Setup multi-factor authentication

If your password is weak or has been exposed elsewhere, is it really you signing in, or is it an attacker? Multi-factor authentication (MFA) helps protect your account by adding additional verification methods beyond a password.

How does MFA work?

Registering MFA methods such as notifications or codes received by mobile app, phone, or text messages on your account makes it harder for bad actors to log in as if they were you.

You may even be familiar with this feature: your bank, social media, and shopping sites already offer multi-factor authentication to help protect your personal data! 

Depending on your configuration, from time to time you'll need to process an approval request or type in a numeric code retrieved from your phone or email.

You won't have to do this every time you log in; eventually, the system will recognize all of your devices and locations. It will only prompt you for an additional authentication confirmation when you are logging in from a brand new device or location it has not seen before. Why? Because log-in attempts from unrecognized devices or locations are often someone else attempting to compromise your account.

Need help?

These instructions will continue to be updated as we receive user questions. If you encounter any issues registering MFA on your account, join us in the NetID 2.0 Q&A forum to review or ask questions about any of the upcoming features. Topics include:

Multi-factor authentication

Mobile app notifications, SMS text messages, email verification

Logging in

Changes to the log-in experience


Usernames, identifiers

If you have any trouble setting up your MFA methods—or you are locked out of your account after losing or replacing one of your MFA devices—you are also welcome to contact IT Services for assistance.

NetID 2.0

MFA is a new feature of your NetID 2.0 account.

The NetID 2.0 username is your university email address—not your original NetID like "abc1"—and is the same account you use to log into a campus office or lab computer joined to the UALR Active Directory domain as well as Office 365 applications.

Password problem?

Your NetID 2.0 account is currently labeled Active Directory on the BOSS password reset page. Soon, we will be simplifying the password reset experience down to managing a single password. Keep on the lookout for an update about that upcoming change!

Replacing your phone or changing your number?

Don't get locked out of your account! Visit the account security dashboard and update your MFA methods before you lose access to your phone. Remove or modify any methods that are tied to your phone—such as the Microsoft Authenticator app—or your phone number before you switch to your new phone. 

You will need a computer and your mobile device on hand in order to complete the registration steps.

Having trouble logging in? 

Reset your Active Directory password inside BOSS, as that's what you'll use to log in with your NetID 2.0 account. Password resets may sometimes take 1-2 minutes to synchronize to the cloud.

Note that the original NetID account (e.g., abc1) will not work on the new cloud-based SSO platform.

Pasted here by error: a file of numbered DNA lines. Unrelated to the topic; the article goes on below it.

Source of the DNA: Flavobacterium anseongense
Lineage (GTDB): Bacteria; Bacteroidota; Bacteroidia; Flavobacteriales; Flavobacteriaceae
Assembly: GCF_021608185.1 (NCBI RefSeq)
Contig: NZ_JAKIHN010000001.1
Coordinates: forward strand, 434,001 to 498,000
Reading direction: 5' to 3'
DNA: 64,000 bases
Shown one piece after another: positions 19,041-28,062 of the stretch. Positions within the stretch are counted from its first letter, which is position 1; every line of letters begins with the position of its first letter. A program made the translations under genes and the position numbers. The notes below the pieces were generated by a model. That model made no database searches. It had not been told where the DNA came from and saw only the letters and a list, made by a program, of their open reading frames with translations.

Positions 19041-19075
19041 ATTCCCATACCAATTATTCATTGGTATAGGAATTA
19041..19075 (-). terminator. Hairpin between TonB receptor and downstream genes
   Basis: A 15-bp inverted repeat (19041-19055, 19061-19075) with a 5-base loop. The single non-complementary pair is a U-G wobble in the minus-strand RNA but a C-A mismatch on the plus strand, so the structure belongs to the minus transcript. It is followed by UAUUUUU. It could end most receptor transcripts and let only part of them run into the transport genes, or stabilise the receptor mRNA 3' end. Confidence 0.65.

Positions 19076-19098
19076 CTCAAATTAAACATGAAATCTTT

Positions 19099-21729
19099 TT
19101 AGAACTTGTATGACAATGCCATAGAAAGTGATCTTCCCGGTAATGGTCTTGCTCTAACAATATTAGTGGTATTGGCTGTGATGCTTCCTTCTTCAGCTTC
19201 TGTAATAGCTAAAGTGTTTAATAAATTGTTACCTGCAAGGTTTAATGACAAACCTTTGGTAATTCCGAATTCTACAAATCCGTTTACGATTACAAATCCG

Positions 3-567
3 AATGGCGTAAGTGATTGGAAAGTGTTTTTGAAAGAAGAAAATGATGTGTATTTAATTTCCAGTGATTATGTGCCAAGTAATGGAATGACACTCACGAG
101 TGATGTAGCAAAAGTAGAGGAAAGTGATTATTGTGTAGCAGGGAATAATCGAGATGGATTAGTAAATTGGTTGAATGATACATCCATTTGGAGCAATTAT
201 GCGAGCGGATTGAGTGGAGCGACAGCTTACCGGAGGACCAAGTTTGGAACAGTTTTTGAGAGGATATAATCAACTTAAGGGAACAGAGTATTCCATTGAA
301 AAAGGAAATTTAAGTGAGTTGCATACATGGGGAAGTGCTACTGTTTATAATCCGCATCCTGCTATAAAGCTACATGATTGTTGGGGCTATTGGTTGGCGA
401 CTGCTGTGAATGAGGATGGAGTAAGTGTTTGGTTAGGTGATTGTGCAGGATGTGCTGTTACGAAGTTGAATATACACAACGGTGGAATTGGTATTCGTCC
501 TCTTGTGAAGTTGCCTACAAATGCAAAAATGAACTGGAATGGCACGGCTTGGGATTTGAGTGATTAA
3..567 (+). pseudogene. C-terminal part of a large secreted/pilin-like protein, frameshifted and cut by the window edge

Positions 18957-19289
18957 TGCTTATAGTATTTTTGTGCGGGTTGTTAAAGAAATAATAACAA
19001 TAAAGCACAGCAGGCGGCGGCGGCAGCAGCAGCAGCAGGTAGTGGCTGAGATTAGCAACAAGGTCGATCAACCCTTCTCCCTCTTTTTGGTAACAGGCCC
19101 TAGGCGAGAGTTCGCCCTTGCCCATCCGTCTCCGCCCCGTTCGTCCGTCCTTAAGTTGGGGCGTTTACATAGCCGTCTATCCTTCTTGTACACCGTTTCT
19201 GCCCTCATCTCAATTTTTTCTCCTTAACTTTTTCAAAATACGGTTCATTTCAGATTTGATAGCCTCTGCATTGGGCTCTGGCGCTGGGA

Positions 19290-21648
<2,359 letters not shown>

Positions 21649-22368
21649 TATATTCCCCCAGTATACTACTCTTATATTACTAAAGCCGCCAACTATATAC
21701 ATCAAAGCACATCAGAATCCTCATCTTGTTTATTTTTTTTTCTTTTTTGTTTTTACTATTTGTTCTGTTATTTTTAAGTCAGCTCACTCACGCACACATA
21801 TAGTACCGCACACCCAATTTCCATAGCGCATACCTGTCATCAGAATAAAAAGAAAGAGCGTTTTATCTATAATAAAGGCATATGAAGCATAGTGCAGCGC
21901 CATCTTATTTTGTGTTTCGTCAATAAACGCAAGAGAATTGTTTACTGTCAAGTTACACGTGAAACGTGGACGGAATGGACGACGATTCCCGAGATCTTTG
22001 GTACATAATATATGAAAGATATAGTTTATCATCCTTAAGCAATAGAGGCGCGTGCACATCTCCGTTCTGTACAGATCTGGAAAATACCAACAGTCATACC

Part 1: Access your account security dashboard

Use the account security dashboard to add this extra layer of security to your account today! If you have already set up MFA methods on your account, you may use the dashboard to manage your existing MFA configuration, reset your password, and review your recent account activity.

  1. On your computer, access your account security dashboard at
    If you are already logged in, skip to step 4.
  2. Enter your NetID 2.0 username (your university email address).
    You will be switched to a log-in screen with UA Little Rock branding.
  3. Enter your password to log in.
    You will be asked to provide more information if you haven't set up an MFA method on your account yet.
    Forgot your password? Reset the Active Directory password inside BOSS and try to log in again.
  4. Select Next to continue to the MFA method registration screens.
    You must register at least two MFA methods on your account (see Part 2). For example, the Authenticator app and a Phone (for text messages).

If you are instead taken directly to the Security Info page on the account security dashboard, review your current MFA methods. If you need to add an additional method, select Add method to begin Part 2 of the process.

Part 1 is complete. Time for Part 2!

Part 2: Register two authentication methods

You'll need to select at least two of these methods to secure your account. It's possible some of these methods have already been assigned to your account.

There are four authentication methods to choose from. Each method uses a device or contact other than your university account and password to provide verification for your account.

Step-by-step instructions

We encourage you to use the Microsoft Authenticator app (or another authenticator app of your choice) for your first method as it provides the most security and ease-of-use. 

After you have configured two methods, select Done. You will be taken to the account security dashboard.

If you do not have a mobile phone or device capable of installing an app, receiving a voice call, or receiving a text message, please contact IT Services for assistance.

Most employees have an Office Phone method already that cannot be modified or removed. This record is listed by default as part of our integration with the Active Directory service.

If the number is outdated, please correct your Business or work phone entry in BOSS (under Personal Information). It may take up to 1 hour for the update to process.

The Office Phone is not considered one of your two required methods, but can be used as a fallback.